One last word on choosing your flights; LATAM, Avianca, and Tamé all have service to the Galápagos. I suggest trying to avoid Tamé if possible. They have a local reputation for a high frequency of late and/or cancelled flights, and it can be a long process trying to get a refund – speaking from personal experience.

When you arrive at the airport, catching the flight is a different procedure from other domestic flights. First, you must go through a special line where your luggage is scanned, checked, and sealed with zip lock ties. So if you planned on swapping out a jacket or anything from your luggage, do that first! These ties cannot be cut until you arrive in the Galápagos.

Next, everyone (except of course those who live in the Galápagos) must pay a $20/person fee at the Quito or Guayaquil airports to acquire an Entry Visa to the Islands, even residents of the Ecuador mainland. This is a two-part card, which is stamped when you arrive and then one side detached when you exit – so it is important not to lose that! You will need to show this Entry Visa when you check-in for your flight and drop your bags at the counter.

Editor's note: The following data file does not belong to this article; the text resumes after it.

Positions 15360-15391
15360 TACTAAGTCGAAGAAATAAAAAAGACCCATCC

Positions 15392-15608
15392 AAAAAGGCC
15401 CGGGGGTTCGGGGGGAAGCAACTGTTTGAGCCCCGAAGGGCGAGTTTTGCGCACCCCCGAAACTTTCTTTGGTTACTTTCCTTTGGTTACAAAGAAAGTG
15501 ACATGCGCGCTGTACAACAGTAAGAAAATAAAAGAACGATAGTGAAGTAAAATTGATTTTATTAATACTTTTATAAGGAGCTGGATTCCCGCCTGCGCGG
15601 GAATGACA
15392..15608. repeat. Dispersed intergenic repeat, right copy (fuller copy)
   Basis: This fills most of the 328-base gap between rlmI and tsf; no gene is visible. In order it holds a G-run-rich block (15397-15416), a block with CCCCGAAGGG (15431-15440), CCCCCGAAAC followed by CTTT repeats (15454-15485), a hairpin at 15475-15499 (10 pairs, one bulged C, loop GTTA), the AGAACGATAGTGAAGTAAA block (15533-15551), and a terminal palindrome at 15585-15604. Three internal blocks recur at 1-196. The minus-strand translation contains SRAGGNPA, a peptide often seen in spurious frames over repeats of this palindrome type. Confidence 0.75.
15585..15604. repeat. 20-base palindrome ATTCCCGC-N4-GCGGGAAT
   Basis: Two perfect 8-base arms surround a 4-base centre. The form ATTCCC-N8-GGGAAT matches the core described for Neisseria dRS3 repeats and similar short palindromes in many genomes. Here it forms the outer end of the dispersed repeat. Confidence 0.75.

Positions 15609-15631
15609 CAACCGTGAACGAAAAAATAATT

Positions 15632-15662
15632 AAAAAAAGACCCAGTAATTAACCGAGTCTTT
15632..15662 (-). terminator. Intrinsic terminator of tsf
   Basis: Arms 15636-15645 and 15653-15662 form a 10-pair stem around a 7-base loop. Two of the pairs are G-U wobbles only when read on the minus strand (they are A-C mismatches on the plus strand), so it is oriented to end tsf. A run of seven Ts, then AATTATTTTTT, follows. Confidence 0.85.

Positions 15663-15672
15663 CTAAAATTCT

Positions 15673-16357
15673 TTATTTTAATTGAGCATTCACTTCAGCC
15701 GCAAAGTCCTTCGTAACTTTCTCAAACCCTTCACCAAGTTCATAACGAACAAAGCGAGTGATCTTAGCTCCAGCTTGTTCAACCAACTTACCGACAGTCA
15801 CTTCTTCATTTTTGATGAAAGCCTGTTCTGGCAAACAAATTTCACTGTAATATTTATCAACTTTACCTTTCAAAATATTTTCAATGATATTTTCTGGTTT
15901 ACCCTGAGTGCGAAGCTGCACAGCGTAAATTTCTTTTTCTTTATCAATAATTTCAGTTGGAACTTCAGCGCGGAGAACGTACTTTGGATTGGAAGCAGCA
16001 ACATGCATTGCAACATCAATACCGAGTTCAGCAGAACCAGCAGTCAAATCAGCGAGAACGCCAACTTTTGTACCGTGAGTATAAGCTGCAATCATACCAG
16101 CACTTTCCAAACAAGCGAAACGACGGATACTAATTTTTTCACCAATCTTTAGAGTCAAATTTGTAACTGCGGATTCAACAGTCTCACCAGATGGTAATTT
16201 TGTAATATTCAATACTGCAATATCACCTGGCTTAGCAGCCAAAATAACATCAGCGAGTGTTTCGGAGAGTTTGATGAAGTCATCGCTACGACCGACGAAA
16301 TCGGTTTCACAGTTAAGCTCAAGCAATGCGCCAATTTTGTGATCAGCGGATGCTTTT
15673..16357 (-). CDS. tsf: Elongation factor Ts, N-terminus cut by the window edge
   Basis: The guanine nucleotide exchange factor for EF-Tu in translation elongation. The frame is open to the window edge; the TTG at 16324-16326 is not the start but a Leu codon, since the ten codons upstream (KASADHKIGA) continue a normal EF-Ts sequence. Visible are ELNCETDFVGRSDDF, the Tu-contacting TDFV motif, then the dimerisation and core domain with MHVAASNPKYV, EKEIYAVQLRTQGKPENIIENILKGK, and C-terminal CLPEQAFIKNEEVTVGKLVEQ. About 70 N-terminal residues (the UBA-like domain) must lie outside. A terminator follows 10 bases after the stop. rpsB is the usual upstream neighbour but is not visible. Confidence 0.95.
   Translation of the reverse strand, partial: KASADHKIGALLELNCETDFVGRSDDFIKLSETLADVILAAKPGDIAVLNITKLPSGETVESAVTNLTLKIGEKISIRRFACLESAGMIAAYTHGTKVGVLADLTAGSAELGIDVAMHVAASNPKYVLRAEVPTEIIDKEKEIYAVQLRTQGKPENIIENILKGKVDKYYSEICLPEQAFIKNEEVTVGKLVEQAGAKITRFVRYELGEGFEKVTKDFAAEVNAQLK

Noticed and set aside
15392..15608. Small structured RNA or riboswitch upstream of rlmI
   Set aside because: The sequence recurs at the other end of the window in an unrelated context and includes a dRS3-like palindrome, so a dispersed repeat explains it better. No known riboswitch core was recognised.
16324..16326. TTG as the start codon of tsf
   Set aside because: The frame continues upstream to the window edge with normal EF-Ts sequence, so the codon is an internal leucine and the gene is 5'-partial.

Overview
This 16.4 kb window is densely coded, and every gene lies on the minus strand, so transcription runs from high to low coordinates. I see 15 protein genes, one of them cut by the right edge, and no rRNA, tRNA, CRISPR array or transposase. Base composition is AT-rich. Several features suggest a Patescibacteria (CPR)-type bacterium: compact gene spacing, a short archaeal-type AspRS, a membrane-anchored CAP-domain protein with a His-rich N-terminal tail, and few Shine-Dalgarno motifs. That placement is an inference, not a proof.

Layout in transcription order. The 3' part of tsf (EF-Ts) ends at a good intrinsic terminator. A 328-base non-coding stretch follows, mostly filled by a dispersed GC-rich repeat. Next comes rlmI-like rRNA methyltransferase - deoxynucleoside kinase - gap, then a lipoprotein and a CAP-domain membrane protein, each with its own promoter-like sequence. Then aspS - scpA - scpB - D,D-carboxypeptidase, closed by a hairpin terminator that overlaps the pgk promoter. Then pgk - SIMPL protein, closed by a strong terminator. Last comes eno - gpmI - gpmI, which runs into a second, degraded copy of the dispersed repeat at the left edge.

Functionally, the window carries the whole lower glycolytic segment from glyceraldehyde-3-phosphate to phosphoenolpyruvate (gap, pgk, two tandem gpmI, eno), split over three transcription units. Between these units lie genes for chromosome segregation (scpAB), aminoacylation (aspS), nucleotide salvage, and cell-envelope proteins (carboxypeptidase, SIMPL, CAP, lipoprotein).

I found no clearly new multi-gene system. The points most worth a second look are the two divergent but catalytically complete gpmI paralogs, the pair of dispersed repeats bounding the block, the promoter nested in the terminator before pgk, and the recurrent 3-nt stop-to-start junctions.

Galapagos Island Visa
Rita’s Entry Visa for the Galápagos – remember, cash only!

The next place a resident will see a tremendous savings is when you arrive in the Galápagos. At the island airport when you show your Entry Visa, there is a $100/person National Park fee. This (and the earlier Entry Visa) must be paid for in cash – credit cards are not accepted. But if you can show a cedula (national ID card) indicating you are an Ecuadorian resident this fee drops all the way to $6! Even better, if you are 65 or over, you pay only a $3 fee.